An Advocate for the Deprived
Dahiyeh, South Beirut, LEBANON — Rushing to an appointment last Saturday I passed the Mohammad Hussein Fadlallah Hassaniyeh (Mosque), which for many in my immediate Dahiyeh neighborhood is the religious institution we feel most connected to because of its long and continuing history of social and religious work in our community.
Nearly 18 months after the July 4th, 2010 death of Lebanon’s preeminent Islamic scholar, the Grand Ayatollah Mohammad Hussein Fadlallah, but seeming more like three months ago, the ‘Fadlallah Hassaniyeh’ is an ever active beehive of social work and religious study and truly a working people’s institution.
It is also the manifestation of Sayed Fadlallah’s achievement’s for and commitments to all in our community: Shia, Sunni, Christians and non-believers.
Unaware that it was the 12th day of the lunar month of Rabih el Awwal, the Prophet Mohammad bin Abdillah’s birthday, I was surprised by all the activity saturating the surrounding streets and the hundreds of school children in celebratory clothes doing various activities enjoying the festivity with their families.
Suddenly a gaggle of pre-teen friends from our neighborhood ran up to me and pulled me to the front of the vast ornate Fadlallah Mosque and to the tables in front where children were distributing small cloth-wrapped candies in celebration. When night descends, which is early these days, the children might be given fireworks by their parents, as was common in the past. Yet given so much uncertainly these days in the region and in Lebanon, even relatively mild explosive noises cause my neighbors to hustle their flocks inside and avoid balconies and windows until they understand what the noise was all about.
By then too late for my appointment, I postponed it and entered the Mosque and sat on a bench near the burial chamber (Maqam) of Ayatollah Fadlallah. I reflected on what he meant to Muslims and Christians in Lebanon and to all people of good will around the world and to me personally. I had the honor to meet with him several times and to count his son Ali, who has succeeded him in much of his work, as my friend. As I sat close to the Maqam, I was surprised to see members of our community still arriving to his resting place, leaning forward and speaking privately to him and pledging to follow his progressive teachings, fatwas, and examples. Some, inspired by his life’s work took vows to become better people in their relations with others.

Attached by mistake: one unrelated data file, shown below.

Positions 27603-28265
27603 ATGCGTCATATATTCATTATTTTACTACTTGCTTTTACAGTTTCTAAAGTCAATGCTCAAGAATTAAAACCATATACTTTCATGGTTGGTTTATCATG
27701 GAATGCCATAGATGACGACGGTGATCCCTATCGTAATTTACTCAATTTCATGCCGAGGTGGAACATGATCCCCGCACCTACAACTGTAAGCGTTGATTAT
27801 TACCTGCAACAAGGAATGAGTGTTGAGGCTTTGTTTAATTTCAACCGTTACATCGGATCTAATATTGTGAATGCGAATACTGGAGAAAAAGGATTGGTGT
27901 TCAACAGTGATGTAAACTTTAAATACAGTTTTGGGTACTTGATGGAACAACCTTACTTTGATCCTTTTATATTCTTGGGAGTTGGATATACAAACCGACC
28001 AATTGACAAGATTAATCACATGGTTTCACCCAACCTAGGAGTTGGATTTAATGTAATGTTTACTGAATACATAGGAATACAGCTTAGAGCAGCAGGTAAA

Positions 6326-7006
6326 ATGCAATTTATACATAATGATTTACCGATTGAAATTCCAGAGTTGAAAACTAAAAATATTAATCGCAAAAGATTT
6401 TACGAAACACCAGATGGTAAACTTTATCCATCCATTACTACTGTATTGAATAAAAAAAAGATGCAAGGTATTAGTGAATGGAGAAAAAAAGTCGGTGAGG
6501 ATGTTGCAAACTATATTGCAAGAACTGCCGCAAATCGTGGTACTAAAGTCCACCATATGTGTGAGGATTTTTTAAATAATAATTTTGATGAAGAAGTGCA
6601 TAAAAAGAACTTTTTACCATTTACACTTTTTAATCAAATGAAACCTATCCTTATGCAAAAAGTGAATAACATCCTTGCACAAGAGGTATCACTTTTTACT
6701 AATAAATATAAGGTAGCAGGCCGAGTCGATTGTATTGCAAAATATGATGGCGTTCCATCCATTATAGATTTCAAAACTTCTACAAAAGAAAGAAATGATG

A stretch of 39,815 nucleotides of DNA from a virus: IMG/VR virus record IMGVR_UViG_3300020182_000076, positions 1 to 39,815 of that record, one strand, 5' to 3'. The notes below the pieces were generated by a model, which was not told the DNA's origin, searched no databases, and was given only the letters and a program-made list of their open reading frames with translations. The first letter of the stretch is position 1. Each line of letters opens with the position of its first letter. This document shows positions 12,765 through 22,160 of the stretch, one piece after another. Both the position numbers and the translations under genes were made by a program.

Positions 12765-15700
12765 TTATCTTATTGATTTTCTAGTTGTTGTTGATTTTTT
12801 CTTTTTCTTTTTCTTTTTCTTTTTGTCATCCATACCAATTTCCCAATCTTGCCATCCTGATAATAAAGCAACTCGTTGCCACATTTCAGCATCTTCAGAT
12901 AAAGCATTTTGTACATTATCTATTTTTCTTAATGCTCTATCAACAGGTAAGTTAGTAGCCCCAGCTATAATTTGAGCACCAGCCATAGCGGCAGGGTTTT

I also still recall vividly his funeral and the untold thousands who came to our neighborhood to join his funeral procession on July 6, 2010.
Friends carried his body around our neighborhood. They then marched to the spot of the 1985 CIA-Saudi assassination attempt, which killed 90, mainly school children and women, and wounded more than 250, before returning to Imam Rida Mosque where he was laid to rest. Tens of thousands of mourners gathered at the mosque for prayer services before the funeral procession.
From all across the region delegations arrived and every Lebanese political and religious leader attended except the small minded Maronite Cardinal Patriarch Sfeir, who took umbrage at Fadallah’s positive views about one person-one vote democracy. Sayeed Fadlallah did not favor Lebanon being ruled by the current archaic French colonial legacy of parceling out political power based on the undemocratic confessional formulae of the 1943 Paris installed National Pact.
His passing shocked and saddened the region and the loss of his advocacy of dialogue, respect and unity among all religions is incalculable. Justice for Palestine and ending the Zionist occupation was part of his unwavering lifelong work. Some media outlets reported that shortly before he died, and upon being asked by a medical attendant a few days ago if he needed anything, he replied, “Only the end of the Zionist occupation of Palestine.”
I recalled the morning of July 4, Zeinab, the nurse on duty at the blood donor’s clinic at Bahman Hospital, a block from my home in Haret Hreik, had just instructed me to remain sitting for five minutes and to drink the juice she gave me before I returned to south Beirut’s blazing sun.